Students: Don’t forget your lunch moneyPublished 11:29am Wednesday, February 12, 2014
Some Minnesota children go to school hungry and leave even hungrier.
A majority of public school districts in this state deny hot lunch — or any lunch at all in some cases — to children who can’t pay for them. Some schools take the meals from students in the lunch line and dump them in the trash when the computer shows a deficit in their lunch accounts.
Minnesota Education Commissioner Brenda Cassellius on Monday called the report “troubling,” and fired off a letter to district superintendents.
“Like me, I know that none of you would deny a child a nutritious lunch intentionally,” she wrote. “I am hoping you will speak with your food service directors regarding this information and find ways to ensure children are never turned away from receiving a hot meal.”
About 62,000 low-income children and teens take part in Minnesota’s reduced-price lunch program.
That should mean that for 40 cents, they get a hot, nutritious lunch, with the remainder of the cost covered by public funds.
But if students fail to come up with even 40 cents, some schools respond by denying or downgrading students’ lunches, as Mid-Minnesota Legal Aid discovered when it surveyed 309 public school districts.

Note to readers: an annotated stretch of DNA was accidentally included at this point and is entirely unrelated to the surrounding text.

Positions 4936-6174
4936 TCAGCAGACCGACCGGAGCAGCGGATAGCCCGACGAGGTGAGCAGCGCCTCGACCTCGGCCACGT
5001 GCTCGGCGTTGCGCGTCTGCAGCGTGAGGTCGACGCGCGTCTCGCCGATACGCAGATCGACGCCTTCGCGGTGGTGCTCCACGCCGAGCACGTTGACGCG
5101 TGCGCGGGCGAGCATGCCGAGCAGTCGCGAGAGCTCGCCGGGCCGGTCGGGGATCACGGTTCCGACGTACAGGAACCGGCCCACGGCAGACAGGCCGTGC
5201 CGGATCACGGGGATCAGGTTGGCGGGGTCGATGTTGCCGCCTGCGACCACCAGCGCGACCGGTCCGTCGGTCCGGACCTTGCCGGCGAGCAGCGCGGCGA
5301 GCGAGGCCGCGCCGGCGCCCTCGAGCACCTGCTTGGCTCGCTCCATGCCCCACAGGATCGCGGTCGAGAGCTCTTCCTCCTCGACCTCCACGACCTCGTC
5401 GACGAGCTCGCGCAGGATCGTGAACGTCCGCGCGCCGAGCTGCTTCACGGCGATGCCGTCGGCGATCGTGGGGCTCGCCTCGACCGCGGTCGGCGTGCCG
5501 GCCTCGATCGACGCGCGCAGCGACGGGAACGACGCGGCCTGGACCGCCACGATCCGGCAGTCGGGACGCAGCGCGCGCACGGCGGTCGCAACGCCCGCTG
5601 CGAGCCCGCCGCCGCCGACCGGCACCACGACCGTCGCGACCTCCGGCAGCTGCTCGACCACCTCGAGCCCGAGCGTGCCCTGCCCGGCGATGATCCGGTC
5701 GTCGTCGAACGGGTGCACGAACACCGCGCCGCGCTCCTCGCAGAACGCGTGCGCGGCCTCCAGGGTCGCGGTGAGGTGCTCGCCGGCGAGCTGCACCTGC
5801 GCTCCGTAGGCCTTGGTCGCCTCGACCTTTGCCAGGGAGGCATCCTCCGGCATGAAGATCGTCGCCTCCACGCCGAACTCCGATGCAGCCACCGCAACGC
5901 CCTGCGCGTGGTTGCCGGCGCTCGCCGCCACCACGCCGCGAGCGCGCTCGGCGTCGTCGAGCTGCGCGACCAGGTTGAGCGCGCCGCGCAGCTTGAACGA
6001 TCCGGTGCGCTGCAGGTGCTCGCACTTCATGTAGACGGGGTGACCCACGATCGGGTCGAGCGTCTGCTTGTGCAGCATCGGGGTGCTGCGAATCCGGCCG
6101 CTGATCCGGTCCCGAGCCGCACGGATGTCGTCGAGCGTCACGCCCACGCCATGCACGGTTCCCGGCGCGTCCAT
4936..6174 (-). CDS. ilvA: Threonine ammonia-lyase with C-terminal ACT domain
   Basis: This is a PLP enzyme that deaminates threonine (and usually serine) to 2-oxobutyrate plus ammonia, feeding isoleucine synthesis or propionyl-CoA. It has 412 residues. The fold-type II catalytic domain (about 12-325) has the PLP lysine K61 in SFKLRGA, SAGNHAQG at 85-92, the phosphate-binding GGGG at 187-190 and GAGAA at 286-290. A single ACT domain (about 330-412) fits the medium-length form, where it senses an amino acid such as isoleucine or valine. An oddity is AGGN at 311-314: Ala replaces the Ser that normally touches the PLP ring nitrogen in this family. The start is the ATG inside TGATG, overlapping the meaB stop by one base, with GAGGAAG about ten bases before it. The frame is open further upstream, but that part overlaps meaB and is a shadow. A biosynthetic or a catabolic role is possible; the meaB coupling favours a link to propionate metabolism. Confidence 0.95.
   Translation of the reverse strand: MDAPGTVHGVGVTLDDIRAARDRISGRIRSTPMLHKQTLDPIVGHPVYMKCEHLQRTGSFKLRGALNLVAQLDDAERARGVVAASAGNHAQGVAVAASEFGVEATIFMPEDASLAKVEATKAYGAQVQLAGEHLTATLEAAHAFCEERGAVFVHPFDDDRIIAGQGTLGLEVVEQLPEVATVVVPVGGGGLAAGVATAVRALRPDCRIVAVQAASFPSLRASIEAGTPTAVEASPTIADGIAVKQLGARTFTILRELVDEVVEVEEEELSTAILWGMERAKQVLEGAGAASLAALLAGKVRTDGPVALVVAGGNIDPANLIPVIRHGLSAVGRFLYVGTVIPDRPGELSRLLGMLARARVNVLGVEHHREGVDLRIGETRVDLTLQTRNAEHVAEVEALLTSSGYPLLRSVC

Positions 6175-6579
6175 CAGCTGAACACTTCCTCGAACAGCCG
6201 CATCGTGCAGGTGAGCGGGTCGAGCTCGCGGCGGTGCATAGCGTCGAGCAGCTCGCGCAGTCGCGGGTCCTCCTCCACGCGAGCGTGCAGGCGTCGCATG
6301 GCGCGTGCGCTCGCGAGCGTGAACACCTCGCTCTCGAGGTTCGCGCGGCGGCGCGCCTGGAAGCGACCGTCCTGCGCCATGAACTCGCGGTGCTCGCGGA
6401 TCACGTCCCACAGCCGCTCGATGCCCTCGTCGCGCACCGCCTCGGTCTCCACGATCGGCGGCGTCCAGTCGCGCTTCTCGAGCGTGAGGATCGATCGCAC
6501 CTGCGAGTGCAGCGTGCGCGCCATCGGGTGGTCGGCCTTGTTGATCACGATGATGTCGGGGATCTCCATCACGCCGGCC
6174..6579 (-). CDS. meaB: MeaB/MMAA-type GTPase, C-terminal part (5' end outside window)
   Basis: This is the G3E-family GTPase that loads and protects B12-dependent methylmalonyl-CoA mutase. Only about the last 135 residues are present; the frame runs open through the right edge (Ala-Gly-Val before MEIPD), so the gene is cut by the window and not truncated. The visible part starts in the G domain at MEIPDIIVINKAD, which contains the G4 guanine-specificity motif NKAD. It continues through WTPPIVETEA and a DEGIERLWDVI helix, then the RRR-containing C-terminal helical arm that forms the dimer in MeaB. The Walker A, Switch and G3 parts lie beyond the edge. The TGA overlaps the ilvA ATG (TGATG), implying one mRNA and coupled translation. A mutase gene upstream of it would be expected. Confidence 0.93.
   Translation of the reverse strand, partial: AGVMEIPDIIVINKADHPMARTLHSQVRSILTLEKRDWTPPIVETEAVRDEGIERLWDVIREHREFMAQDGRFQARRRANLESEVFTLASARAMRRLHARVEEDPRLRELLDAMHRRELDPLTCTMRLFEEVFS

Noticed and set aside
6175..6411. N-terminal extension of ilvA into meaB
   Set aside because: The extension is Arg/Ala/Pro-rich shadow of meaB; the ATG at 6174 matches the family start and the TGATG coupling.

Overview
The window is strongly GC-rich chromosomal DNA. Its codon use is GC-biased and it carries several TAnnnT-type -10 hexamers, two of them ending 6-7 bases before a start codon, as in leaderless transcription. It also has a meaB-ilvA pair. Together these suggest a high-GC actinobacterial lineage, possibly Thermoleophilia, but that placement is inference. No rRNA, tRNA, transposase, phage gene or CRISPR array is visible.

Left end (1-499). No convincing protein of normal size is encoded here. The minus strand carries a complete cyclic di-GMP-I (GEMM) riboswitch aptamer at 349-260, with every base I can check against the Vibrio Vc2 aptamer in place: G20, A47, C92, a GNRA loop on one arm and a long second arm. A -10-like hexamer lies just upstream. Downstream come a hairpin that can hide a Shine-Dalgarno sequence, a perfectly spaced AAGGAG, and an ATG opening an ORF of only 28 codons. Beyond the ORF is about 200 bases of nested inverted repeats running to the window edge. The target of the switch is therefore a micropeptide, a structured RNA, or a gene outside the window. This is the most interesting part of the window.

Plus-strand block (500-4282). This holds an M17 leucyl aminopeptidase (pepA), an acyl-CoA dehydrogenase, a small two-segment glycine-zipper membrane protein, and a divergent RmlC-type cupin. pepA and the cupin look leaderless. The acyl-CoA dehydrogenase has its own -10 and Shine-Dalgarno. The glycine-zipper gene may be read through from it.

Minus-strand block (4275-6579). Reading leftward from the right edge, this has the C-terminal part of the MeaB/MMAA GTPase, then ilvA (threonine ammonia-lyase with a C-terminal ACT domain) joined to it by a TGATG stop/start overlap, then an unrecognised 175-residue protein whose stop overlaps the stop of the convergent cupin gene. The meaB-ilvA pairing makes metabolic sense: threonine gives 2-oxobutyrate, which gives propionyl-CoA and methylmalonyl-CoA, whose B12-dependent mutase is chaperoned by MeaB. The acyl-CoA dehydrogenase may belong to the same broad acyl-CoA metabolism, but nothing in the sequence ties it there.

Some school districts send students home with a verbal warning for their parents or a hand stamp visible to all that says “LUNCH” or “MONEY.”
Others hand children a bread-and-butter sandwich and carton of milk in lieu of a hot lunch.
In a survey released Monday, 46 Minnesota school districts told Legal Aid that they immediately or eventually refuse to feed students who have insufficient funds in their lunch accounts.
More than half the districts in the state — 166 of them — provide an alternative meal, typically a cold cheese sandwich, once the money runs out.
Another 96 school districts, including the Minneapolis public schools, provide a hot lunch regardless of a child’s ability to pay.
Students qualify for free lunch if their family makes less than about $25,000.
After that they qualify for reduced-price lunch if their family makes less than $36,131.
Above that, students must pay full price — an average of $10 per week per student.
A school in Utah made national headlines last month for throwing lunches in the trash if students couldn’t pay.